Referee Review 2012/3: Aston Villa. A very significant bias

By Walter Broeckx

This article is part of the series of the Referee Review 2013. Other articles to this subject can be found on this site. Including reviews of games, reports on teams an reports on refs


In this part of the series we have a look at each team and see how the bias panned out for each team. This is based on the decisions themselves without putting any weight on each decision. A total table will be published at the end of this series and then you can compare each team with the other teams.

And it will be an interesting table I can assure you of that.

First we are providing a table for each team highlighting each type of decision. This gives the totals as for when the team in the article got a favourable decision and when they got it against them.

If the traditional mantra, “it all evens out at the end of the season” is true it should show in these statistics – and indeed for some clubs we have already reviewed, that is the case.

But as I said, in the table we just show the decisions as a decision and we didn’t put any weight on the decisions. That is something for later on. Now we just take each decision at the same value, which is of course not saying all because a wrong penalty call is a bit more important than a wrong throw in decision.

But now let us move to the next team in our survey:

Aston Villa

We did 23 games of Aston Villa and that is 60,53%  of their games. A rather high number of games done in fact. So unless the complete opposite happened in those 15 other games we can think that this should be the pattern for the whole season.


Aston villa


In the second column we see the type of decision. And in the column “Favoured” we see how many decisions favoured this team when we reviewed them.  In the column “Penalised” we see how many times a wrong decision went against them.  The total swing is the difference between the favoured decisions and the penalised decisions.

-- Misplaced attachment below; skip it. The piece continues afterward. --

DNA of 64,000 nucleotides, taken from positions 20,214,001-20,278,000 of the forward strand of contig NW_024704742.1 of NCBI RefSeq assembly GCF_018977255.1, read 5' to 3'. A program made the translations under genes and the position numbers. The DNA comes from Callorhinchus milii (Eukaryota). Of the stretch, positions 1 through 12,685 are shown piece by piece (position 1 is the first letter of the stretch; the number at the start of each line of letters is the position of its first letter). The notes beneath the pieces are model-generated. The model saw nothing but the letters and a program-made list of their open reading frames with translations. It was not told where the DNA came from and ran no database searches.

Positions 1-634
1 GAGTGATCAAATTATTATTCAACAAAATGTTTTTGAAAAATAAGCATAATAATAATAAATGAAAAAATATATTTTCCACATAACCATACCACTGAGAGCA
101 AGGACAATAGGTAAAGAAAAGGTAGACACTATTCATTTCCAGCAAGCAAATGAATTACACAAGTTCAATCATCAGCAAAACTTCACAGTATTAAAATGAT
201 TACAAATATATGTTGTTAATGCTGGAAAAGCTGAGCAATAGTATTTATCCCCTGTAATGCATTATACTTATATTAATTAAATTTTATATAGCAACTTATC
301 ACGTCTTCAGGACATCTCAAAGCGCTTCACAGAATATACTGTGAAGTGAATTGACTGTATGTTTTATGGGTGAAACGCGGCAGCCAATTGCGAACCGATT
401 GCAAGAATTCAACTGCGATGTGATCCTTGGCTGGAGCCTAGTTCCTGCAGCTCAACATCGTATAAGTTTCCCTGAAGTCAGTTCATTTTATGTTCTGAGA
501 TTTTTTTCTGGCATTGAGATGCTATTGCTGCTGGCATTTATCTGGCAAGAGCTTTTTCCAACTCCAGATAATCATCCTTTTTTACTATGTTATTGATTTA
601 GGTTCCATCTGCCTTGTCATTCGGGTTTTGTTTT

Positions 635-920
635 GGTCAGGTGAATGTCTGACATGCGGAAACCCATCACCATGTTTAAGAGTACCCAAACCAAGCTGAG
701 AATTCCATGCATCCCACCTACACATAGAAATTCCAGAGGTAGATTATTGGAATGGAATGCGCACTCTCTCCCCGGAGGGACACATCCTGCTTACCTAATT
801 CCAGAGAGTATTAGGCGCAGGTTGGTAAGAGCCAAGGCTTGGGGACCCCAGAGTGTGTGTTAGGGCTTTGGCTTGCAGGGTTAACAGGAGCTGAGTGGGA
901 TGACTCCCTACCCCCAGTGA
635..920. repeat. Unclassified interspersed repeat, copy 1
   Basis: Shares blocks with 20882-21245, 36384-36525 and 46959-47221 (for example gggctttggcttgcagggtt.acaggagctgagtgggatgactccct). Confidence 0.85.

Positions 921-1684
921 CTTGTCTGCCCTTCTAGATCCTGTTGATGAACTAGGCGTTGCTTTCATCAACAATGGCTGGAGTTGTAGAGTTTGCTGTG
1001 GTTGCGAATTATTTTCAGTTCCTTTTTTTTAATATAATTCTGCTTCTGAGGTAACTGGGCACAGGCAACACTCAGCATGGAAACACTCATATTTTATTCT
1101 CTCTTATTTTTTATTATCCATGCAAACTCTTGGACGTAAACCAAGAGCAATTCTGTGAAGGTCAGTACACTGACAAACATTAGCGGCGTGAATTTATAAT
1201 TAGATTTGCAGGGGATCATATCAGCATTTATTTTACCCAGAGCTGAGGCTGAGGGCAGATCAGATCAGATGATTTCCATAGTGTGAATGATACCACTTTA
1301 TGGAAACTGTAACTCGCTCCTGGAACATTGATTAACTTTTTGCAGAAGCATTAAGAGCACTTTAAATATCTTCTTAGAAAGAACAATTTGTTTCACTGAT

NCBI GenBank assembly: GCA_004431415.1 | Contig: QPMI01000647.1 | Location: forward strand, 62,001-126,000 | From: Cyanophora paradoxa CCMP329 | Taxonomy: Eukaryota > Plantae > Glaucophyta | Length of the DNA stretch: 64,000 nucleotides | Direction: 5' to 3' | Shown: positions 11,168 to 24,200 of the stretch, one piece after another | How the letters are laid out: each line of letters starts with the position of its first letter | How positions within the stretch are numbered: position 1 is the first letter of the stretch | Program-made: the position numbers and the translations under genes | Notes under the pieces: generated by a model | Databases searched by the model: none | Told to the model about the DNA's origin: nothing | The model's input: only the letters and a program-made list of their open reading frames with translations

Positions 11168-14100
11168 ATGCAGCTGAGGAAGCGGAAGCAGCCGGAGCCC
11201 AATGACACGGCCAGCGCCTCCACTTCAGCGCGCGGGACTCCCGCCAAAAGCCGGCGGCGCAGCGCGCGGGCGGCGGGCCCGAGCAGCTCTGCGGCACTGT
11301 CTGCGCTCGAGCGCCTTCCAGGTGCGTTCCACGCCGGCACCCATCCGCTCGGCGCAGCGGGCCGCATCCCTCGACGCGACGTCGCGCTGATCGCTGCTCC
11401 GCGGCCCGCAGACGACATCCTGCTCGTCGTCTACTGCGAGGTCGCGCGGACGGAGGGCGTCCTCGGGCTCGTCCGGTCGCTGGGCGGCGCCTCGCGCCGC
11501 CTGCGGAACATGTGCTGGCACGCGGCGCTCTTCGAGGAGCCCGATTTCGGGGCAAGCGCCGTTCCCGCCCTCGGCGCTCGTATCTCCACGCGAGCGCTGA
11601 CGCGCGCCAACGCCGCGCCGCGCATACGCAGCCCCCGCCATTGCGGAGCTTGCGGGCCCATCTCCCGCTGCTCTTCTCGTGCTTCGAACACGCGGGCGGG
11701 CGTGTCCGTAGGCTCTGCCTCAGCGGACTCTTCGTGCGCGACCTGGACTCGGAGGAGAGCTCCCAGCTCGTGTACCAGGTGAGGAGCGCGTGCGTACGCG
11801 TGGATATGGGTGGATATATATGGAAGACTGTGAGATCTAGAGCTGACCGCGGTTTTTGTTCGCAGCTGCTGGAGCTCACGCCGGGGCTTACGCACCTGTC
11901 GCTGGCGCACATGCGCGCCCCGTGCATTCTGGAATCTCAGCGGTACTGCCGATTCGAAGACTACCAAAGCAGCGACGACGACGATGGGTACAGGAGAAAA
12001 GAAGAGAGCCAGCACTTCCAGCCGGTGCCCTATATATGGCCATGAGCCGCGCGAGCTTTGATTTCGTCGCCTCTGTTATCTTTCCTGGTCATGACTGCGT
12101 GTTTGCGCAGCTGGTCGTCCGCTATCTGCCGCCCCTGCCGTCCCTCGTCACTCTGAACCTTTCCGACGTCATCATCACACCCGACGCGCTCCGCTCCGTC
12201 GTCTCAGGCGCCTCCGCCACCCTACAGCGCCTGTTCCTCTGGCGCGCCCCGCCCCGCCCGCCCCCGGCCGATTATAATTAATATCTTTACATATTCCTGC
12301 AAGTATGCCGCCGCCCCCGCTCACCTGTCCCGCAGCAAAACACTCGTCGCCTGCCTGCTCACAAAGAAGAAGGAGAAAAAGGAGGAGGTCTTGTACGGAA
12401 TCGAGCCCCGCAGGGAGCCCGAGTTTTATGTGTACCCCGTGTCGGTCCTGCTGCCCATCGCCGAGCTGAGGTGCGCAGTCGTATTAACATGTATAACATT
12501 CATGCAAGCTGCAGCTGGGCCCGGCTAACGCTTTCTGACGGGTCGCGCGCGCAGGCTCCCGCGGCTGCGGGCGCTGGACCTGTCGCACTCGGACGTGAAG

A negative number in this column means that the total was against the team and a positive number means that the total decisions was in their favour.

In the last column we see the average swing per game, based on the games we reviewed. And this gives an indication on how many decisions went against a team or were in favour of a team. The lower the number the lower number of decisions that were wrong. And a positive number indicates that in each game they get some decisions in their favour and a negative indicates how many decisions the team has to overcome.

We had a total of 294 wrong decisions in the 23 games we did with Aston Villa.  That is just under 13 wrong decisions per game. Again this is too high to be good.   But more importantly now is to see how the dividing was of those wrong decisions.

Of those 294 wrong decisions we had 169 in their favour and 125 going against them. The difference is 44 decisions going in favour of Aston Villa  in total. This is a rather big  bias in their favour.

When we look at the decisions we see that they got a big benefit from the fouls/free kicks decisions.  A very big number of decisions going their way. We also see that the corners, goal kicks and yellow cards swung their way in most cases. And of the very important decisions we see that they sure were lucky when dealing with penalty decisions.

If we look at the decisions going against them we see that this is mostly about advantage, indirect free kicks and throw ins and those can be classified as not that important decisions. But one big thing is that Aston Villa had a negative swing on the goal decisions. And that is of course a bad thing to have. I think that is the type of decision you want your team to have a positive bias.

In fact this is the type of decision where there should be no bias at all. But alas we didn’t reach that point yet and given the way the authorities work in football we probably never will.

All in all Aston Villa had a lot of favourable decisions going their way and the only really negative point is the goal decisions. And yet that type of decision just be the one that divides the points at the end of the day.

Editorial note: if you want to comment it is perhaps worth having a look at some of the background to this research in the articles below, if you have not come across Referee Decisions before.  We have had situations in which supporters of various teams have not done this, and made comments which, in retrospect they maybe wish they hadn’t.

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